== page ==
KNOLLES, Thomas (d.1435), of London.

Published in The History of Parliament: the House of Commons 1386-1421, ed. J.S. Roskell, L. Clark, C. Rawcliffe., 1993
Available from Boydell and Brewer



Oct. 1416

Family and Education

m. ?by 1371, Joan (d.1431), 19 ch.1

Offices Held

Warden of the Grocers’ Co. 1387-8; master July 1431-2.2

Alderman of Dowgate Ward 12 Mar. 1393-7, of Cordwainer Street Ward by 5 Mar. 1398-d.; auditor of London 21 Sept. 1393-4, 1395-6, 1398-9; mayor 13 Oct. 1399-1400, 1410-11.3

Sheriff, London and Mdx. Mich. 1394-5.

Commr. of oyer and terminer, London and Mdx. Jan. 1400, London July 1411 (treasons and felonies); inquiry Mar. 1400 (concealment of deodands), Jan. 1412 (liability for taxation), Dec. 1412, Jan. 1414 (lollards at large), Feb., July 1418 (estates of Sir John Oldcastle*); gaol delivery Jan. 1411; to confiscate goods from alien merchants bef. Feb. 1413.4

Collector of the wool custom, London 18 Nov. 1400-6 Oct. 1401.

Jt. treasurer for the wars 25 Mar.-14 Nov. 1404.5


This distinguished MP was probably the Thomas Knolles who, in the late 1420s, claimed to have been cheated of property left to him in West Cheap, London, by his father, Richard Knolles. He may well have been a kinsman of Sir Robert Knolles, one of Edward III’s captains in France and a defender of the City during the Peasants’ Revolt of 1381: the two men were clearly on close terms, because on making his will in 1389 Sir Robert named Thomas among his executors.6 Whatever his early background, Knolles had already by this date served a term as warden of the Grocers’ Company. In July 1388 he stood surety before the chamberlain of London for another member of the guild; and over the next five years he was twice called upon to audit accounts compiled by the guardians of young orphans in the City. As ‘a citizen of London of the better sort’, he was one of the four leading parishioners of the grocers’ church of St. Antholin to nominate successive chaplains to a chantry there, despite opposition from the bishop of London, who in 1397 pressed a rival candidate upon them.7 Two years later Knolles and his wife obtained papal indults allowing them to make use of a portable altar and enjoy plenary remission of sins as often as they pleased, concessions which reflect the grocer’s growing social status. His position in the City was in part achieved through commercial success, and although not much evidence of his business dealings has survived it is evident that he was able to invest large sums of capital in his various enterprises, albeit sometimes with little hope of immediate repayment. In 1400, for instance, he was owed £244 by John Gedney (the grocer), who had defaulted upon a bond, and not long afterwards John Alceter, a mercer from Worcester, promised to pay him £40, which he also failed to do. Together with the Cornish tin merchant, John Megre*, Knolles claimed a debt of £20 from Sir Henry Ilcombe* and three others in April 1403: he may have done other business with Megre, since the latter chose him subsequently to act as his executor. Meanwhile, in September 1402, he stood surety for the Genoese merchant Angelo Cyba, who had been summoned to appear at the Guildhall; and he then performed a similar service in Chancery for the executors of Thomas Stanley.8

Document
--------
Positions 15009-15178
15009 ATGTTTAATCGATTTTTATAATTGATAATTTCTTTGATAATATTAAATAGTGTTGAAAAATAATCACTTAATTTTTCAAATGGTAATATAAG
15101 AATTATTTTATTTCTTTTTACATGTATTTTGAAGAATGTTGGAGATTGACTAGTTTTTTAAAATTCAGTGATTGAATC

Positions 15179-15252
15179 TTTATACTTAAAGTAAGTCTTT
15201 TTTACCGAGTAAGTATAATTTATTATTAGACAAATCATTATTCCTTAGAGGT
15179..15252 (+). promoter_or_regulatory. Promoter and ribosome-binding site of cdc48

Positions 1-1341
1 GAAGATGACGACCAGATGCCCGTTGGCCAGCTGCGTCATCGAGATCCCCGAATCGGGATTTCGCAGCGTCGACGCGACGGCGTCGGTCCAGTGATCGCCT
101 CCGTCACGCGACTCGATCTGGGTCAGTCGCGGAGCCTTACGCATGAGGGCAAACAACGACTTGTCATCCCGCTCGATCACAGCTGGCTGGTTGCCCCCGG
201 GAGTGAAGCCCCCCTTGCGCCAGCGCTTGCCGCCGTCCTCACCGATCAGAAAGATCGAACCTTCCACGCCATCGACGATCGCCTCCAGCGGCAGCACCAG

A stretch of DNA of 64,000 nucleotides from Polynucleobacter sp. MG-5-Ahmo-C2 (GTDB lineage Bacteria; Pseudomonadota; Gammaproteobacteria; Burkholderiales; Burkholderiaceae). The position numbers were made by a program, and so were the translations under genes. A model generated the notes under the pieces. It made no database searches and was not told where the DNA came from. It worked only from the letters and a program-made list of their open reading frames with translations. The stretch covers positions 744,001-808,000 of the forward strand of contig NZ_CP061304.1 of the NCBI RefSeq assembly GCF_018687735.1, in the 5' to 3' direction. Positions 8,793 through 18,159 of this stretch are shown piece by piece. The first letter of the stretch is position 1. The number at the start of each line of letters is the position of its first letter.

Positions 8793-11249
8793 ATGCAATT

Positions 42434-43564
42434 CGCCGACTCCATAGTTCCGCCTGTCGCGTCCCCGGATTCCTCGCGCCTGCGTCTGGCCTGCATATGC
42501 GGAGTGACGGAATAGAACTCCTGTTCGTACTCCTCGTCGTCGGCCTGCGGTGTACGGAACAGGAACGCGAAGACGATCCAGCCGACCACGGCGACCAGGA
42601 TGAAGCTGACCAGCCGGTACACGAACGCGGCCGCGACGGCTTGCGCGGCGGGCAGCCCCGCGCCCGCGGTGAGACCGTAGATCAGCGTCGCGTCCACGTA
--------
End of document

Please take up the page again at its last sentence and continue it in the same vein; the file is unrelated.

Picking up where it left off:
Knolles’s increasingly generous loans to the Crown also suggest that his fortunes were rising steadily throughout this period. He lent £100 to Richard II at some point before 1397, but in common with most Londoners he was reluctant to offer him credit after this date. He was, on the other hand, more than willing to assist Henry IV, who borrowed heavily from him. Between 13 July 1400 and 9 June 1410 Knolles pledged at least 15 sums ranging from £20 to 500 marks (often on the security of the London customs of which he was himself a collector from 1400 to 1401). It is now impossible to calculate how much money he advanced altogether, although the King was rarely less than £100 in his debt at any one time. The £200 which he promised Henry V for his second expedition to France in 1417 was one of the largest sums then contributed by any individual citizen of London, and was to be repaid out of the wool subsidy due after February 1420. Knolles provided additional finance to the tune of £267 in May 1421; and five years later he joined with a group of Londoners to lend £130 to the Crown. In December 1429 he cashed tallies at the Exchequer for the £100 which Henry VI then owed him, but so far as is known this marks the end of his involvement in government borrowing. Only once, in December 1421 does he appear to have supplied the royal household with merchandise, but it is none the less possible that he also offered the Crown financial help in the form of goods supplied on credit. Certainly, in the summer of 1415, the receiver-general of the duchy of Lancaster was ordered to pay him £200, although the terms of the transaction are not recorded.9 His affairs were, indeed, generally managed on an impressive scale. Some 12 years later, for example, John Reynwell* came before the court of aldermen to recognize a debt of 500 marks which was due to Knolles within a period of four months, and which, for once, appears to have been honoured in full. The payment of £62 made by our Member to the wardens of the Grocer’s Company at about this time was probably a donation towards the cost of building a new hall in Coneyhope Lane, and as such distinguishes him as one of the most outstanding benefactors of the scheme. The company records show that he remained active as a grocer until the end of his life, with a number of young ‘bachelors’ of the guild under his direction, as well as his son, Thomas, who eventually took over the family business.10